(4) No sign of the inciting incident. The inciting incident is the spark that sets in motion your plot arc. Without it, you end up with a story that never gets off the ground. It also plays a key role in your pacing and tension; a good inciting incident sets the tempo that those two elements must maintain. A common problem in early drafts is that the inciting incident shows up much too late. If it is not present within the first 25-30 pages (ideally, even sooner), you’ll have a very hard time getting your audience to read further. Often, this happens because a story starts in the wrong place due to backstory overload or improper sequencing.

As you get ready for your next revision, keep an eye out for these potential culprits. Better yet, have your writing partner or critique group do a diagnostic for you. Happy revising!

An Editor’s Tips for Effective Worldbuilding—in Any Genre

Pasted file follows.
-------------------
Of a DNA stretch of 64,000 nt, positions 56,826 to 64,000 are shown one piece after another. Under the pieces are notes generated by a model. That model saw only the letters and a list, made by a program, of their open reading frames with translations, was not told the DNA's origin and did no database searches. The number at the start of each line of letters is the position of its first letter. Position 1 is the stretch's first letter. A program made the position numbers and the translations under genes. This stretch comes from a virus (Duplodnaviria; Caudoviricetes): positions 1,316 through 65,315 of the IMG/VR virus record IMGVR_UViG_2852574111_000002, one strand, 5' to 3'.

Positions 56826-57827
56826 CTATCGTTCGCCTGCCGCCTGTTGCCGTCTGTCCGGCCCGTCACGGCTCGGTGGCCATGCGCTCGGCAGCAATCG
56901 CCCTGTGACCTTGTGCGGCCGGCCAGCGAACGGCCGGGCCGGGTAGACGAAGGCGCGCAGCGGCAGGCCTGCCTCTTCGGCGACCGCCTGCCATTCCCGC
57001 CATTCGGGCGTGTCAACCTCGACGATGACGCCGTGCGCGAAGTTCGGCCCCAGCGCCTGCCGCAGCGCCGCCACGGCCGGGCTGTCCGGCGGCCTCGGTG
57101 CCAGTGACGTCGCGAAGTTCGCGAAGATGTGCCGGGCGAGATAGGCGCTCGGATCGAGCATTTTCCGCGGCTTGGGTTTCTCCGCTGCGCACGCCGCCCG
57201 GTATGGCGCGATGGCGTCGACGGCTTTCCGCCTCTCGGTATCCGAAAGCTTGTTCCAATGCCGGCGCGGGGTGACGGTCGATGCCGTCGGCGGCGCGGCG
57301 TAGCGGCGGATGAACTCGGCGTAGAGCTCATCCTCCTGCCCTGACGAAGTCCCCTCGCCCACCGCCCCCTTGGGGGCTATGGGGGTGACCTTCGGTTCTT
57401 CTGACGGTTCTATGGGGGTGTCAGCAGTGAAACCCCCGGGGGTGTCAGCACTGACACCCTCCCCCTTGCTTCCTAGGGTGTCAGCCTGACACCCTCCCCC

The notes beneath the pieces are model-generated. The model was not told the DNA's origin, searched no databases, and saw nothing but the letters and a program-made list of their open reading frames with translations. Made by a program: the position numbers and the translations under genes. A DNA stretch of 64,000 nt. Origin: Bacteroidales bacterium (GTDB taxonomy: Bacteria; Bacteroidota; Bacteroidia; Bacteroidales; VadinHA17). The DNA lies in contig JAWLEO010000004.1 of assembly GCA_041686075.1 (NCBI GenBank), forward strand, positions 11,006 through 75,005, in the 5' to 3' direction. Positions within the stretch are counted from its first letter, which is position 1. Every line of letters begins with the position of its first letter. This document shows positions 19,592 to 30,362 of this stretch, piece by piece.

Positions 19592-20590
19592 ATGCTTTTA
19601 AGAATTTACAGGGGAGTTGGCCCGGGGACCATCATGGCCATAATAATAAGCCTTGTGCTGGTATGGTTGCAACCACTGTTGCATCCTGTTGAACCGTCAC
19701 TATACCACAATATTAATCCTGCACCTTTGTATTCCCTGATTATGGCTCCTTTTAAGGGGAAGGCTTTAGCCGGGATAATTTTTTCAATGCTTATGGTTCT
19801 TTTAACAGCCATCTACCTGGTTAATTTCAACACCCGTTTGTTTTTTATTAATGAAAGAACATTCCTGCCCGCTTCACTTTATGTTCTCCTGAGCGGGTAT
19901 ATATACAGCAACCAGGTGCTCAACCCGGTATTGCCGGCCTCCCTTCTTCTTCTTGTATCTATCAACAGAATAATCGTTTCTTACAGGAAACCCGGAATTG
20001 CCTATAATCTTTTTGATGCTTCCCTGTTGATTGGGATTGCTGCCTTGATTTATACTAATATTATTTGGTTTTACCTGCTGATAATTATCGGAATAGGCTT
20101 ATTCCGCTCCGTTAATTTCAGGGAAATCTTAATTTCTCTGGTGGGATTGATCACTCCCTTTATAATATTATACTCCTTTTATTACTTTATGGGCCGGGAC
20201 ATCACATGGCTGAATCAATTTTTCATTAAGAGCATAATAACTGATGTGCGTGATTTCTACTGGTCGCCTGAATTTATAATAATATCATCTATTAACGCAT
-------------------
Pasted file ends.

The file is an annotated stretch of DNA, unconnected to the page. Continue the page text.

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shutterstock_244945240Earlier this month, I presented a workshop on world building at the Rocky Mountain Fiction Writers Retreat in beautiful Estes Park, Colorado. It was a fantastic event and an honor to spend time with a talented group of writers from many genres. One of the questions that we discussed was this: Which kinds of stories require world building? While the knee-jerk response is usually Sci Fi/Fantasy, everyone in the group quickly agreed on a better answer: “All of them.” Whether you want to set your story on another planet never before heard of, or a startlingly realistic representation of contemporary Detroit, you have to do the work to bring that place to life. Sparse world building can leave readers feeling ungrounded or unable to connect with your story, even if you have complex, engaging characters.